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Powerball could come to Maryland

January 18, 2002

Powerball could come to Maryland



By LAURA ERNDE

laurae@herald-mail.com

A bill that could bring the Powerball lottery game to Maryland won a state Senate committee's approval Thursday.

Maryland Lottery Director Buddy W. Roogow has asked the legislature for permission to talk with other states and other countries about joining their large-jackpot lottery games.

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Current law limits Maryland Lottery to one multi-jurisdictional game, which is the Big Game.

Maryland Lottery, which is the state's third-largest source of money, is under pressure to bring in even more cash. One way to do that is through a new large-jackpot game, Roogow said.

"I think the world is getting smaller. We're moving into that type of environment," he said.

If the bill passes the Maryland General Assembly, it would allow Roogow to talk with other lottery agencies such as Powerball, he said.

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Many years ago, before Maryland joined the Big Game, it refused an invitation to join Powerball, said Finance Committee Chairman Sen. Thomas L. Bromwell, D-Baltimore.

Surrounding states then worked to keep Maryland out, although the climate might now be changing, he said.

Some Washington County residents drive to West Virginia to play Powerball, especially when jackpots are high.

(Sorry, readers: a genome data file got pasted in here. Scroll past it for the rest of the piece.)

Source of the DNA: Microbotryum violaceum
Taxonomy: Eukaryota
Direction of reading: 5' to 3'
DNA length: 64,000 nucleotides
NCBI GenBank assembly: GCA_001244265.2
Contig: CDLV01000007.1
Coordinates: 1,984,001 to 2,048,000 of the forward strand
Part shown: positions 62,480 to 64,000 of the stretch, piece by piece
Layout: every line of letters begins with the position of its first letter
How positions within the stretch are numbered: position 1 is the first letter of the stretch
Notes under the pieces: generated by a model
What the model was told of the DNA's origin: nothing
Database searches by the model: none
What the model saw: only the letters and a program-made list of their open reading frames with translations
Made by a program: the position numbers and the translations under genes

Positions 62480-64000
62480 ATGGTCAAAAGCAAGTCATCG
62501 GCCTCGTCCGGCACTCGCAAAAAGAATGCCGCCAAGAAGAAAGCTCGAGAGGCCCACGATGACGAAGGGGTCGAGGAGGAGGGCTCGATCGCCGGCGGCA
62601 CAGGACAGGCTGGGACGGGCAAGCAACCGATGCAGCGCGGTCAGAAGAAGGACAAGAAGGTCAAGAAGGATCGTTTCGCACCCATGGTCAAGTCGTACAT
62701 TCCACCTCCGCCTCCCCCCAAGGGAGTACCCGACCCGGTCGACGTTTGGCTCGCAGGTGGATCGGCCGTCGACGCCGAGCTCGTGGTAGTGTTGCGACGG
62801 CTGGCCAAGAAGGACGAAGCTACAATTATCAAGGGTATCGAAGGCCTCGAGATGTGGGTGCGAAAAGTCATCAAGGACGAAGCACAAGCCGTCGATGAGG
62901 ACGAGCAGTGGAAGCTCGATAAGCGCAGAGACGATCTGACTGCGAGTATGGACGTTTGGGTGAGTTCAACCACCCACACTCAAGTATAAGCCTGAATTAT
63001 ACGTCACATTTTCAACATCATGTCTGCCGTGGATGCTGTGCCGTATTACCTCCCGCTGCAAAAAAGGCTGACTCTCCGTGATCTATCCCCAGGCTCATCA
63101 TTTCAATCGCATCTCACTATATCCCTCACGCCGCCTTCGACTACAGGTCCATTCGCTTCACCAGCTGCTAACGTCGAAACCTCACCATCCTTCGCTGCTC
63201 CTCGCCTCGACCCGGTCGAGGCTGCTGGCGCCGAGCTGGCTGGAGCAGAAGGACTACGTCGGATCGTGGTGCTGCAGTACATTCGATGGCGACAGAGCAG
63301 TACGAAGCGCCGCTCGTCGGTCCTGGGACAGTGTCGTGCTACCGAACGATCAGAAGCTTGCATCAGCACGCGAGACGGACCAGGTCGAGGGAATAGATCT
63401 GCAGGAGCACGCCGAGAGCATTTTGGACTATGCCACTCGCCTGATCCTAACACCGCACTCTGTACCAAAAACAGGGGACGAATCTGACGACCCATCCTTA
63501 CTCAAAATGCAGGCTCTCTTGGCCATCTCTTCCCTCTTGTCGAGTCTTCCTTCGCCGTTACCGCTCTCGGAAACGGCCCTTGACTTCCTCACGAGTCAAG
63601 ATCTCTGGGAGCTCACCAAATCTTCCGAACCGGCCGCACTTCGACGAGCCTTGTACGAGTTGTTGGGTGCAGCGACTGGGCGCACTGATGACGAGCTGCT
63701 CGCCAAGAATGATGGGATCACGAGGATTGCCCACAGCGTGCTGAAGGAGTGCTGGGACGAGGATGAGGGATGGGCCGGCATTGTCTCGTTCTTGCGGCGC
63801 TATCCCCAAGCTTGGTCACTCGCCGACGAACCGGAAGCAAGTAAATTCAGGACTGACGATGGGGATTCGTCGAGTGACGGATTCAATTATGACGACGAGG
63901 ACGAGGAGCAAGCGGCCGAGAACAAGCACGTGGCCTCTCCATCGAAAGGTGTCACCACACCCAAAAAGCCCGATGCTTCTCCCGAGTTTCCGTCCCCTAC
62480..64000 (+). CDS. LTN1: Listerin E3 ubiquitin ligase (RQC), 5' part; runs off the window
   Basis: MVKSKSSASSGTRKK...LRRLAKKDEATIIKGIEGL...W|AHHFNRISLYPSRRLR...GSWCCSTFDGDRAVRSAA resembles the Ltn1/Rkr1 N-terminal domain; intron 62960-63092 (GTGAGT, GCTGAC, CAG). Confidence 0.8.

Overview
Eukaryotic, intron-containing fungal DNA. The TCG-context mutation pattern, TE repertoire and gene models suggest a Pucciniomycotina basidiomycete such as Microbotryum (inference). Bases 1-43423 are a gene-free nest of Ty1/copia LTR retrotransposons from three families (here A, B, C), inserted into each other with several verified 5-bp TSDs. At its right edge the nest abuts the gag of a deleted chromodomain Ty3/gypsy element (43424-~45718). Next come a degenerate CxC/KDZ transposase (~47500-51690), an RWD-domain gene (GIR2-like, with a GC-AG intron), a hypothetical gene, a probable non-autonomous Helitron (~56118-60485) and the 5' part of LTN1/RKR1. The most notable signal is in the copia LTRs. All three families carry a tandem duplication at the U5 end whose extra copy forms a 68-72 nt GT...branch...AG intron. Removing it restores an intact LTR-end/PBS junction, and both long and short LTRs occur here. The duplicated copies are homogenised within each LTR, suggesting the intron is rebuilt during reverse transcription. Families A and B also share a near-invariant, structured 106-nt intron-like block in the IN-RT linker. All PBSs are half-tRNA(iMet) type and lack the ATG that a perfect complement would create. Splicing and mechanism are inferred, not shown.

In September, the prize was up to $290 million.

Roogow said he didn't seek the legislation with the intent of becoming a Powerball state. He's also looking into a new game involving other countries as well as other states.

It will be at least a year before any new game is approved, he said.

While the Senate Finance Committee gave its approval to the legislation Thursday, it rejected another request from Roogow that he said would have made lottery ticket purchases more convenient.

Roogow wanted to allow players to buy credit card subscriptions to the Big Game and Lotto games. A yearly subscription to either game costs $100, he said.

Members of the committee were concerned that it would contribute to consumer credit card debt.

Roogow said he didn't think it would be abused. People who buy subscriptions often do so as a gift, he said.

"I see it as a customer convenience," he said.

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